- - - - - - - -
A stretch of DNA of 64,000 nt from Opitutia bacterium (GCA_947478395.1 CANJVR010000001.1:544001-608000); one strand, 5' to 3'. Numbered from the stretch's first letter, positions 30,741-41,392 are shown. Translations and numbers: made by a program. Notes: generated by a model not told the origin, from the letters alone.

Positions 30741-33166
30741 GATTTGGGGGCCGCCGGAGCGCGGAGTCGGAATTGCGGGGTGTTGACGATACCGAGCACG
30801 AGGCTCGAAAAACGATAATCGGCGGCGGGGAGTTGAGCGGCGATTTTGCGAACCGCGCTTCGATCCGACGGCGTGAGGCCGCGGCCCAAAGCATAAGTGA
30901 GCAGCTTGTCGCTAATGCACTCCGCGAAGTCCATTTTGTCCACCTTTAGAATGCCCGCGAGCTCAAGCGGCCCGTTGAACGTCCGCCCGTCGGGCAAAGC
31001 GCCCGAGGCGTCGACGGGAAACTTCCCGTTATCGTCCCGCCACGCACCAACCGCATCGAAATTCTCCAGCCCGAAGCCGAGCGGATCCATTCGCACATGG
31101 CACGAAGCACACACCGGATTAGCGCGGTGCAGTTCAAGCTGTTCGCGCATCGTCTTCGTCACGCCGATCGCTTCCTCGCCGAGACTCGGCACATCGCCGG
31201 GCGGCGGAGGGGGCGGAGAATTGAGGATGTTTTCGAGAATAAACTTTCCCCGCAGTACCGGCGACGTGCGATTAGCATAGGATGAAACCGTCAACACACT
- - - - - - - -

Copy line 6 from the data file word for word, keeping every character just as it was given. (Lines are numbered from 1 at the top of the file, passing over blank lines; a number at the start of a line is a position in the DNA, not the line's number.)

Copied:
31001 GCCCGAGGCGTCGACGGGAAACTTCCCGTTATCGTCCCGCCACGCACCAACCGCATCGAAATTCTCCAGCCCGAAGCCGAGCGGATCCATTCGCACATGG